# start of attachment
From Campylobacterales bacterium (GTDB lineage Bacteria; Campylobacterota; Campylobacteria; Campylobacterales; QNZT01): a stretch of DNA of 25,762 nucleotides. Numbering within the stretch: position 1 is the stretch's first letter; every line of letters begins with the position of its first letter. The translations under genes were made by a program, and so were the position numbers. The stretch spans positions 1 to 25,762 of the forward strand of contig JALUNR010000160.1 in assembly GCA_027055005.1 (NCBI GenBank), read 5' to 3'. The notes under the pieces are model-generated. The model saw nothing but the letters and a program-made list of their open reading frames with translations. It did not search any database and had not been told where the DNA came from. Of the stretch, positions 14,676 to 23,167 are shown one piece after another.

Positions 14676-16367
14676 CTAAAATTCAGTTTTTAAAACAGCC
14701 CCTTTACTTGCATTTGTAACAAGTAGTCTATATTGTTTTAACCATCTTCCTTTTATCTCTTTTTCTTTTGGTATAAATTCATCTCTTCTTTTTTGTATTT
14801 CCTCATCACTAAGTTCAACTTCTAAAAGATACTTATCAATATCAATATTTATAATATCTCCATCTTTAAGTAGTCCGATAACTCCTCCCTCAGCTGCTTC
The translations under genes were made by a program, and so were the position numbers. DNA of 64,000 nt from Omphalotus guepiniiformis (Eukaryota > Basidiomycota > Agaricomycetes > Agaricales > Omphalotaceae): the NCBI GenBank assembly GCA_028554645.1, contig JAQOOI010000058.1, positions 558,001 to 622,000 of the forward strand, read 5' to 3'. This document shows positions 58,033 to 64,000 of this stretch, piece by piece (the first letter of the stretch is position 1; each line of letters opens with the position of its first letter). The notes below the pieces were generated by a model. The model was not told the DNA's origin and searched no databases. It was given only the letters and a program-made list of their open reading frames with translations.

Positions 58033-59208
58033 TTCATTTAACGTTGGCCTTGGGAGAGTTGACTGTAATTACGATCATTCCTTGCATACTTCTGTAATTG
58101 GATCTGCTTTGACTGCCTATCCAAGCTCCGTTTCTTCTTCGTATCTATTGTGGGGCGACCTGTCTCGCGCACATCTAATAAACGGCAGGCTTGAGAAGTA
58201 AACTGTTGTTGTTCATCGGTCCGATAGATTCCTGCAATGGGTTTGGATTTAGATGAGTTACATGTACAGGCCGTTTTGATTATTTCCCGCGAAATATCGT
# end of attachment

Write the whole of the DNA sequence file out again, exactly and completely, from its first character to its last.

From Campylobacterales bacterium (GTDB lineage Bacteria; Campylobacterota; Campylobacteria; Campylobacterales; QNZT01): a stretch of DNA of 25,762 nucleotides. Numbering within the stretch: position 1 is the stretch's first letter; every line of letters begins with the position of its first letter. The translations under genes were made by a program, and so were the position numbers. The stretch spans positions 1 to 25,762 of the forward strand of contig JALUNR010000160.1 in assembly GCA_027055005.1 (NCBI GenBank), read 5' to 3'. The notes under the pieces are model-generated. The model saw nothing but the letters and a program-made list of their open reading frames with translations. It did not search any database and had not been told where the DNA came from. Of the stretch, positions 14,676 to 23,167 are shown one piece after another.

Positions 14676-16367
14676 CTAAAATTCAGTTTTTAAAACAGCC
14701 CCTTTACTTGCATTTGTAACAAGTAGTCTATATTGTTTTAACCATCTTCCTTTTATCTCTTTTTCTTTTGGTATAAATTCATCTCTTCTTTTTTGTATTT
14801 CCTCATCACTAAGTTCAACTTCTAAAAGATACTTATCAATATCAATATTTATAATATCTCCATCTTTAAGTAGTCCGATAACTCCTCCCTCAGCTGCTTC
The translations under genes were made by a program, and so were the position numbers. DNA of 64,000 nt from Omphalotus guepiniiformis (Eukaryota > Basidiomycota > Agaricomycetes > Agaricales > Omphalotaceae): the NCBI GenBank assembly GCA_028554645.1, contig JAQOOI010000058.1, positions 558,001 to 622,000 of the forward strand, read 5' to 3'. This document shows positions 58,033 to 64,000 of this stretch, piece by piece (the first letter of the stretch is position 1; each line of letters opens with the position of its first letter). The notes below the pieces were generated by a model. The model was not told the DNA's origin and searched no databases. It was given only the letters and a program-made list of their open reading frames with translations.

Positions 58033-59208
58033 TTCATTTAACGTTGGCCTTGGGAGAGTTGACTGTAATTACGATCATTCCTTGCATACTTCTGTAATTG
58101 GATCTGCTTTGACTGCCTATCCAAGCTCCGTTTCTTCTTCGTATCTATTGTGGGGCGACCTGTCTCGCGCACATCTAATAAACGGCAGGCTTGAGAAGTA
58201 AACTGTTGTTGTTCATCGGTCCGATAGATTCCTGCAATGGGTTTGGATTTAGATGAGTTACATGTACAGGCCGTTTTGATTATTTCCCGCGAAATATCGT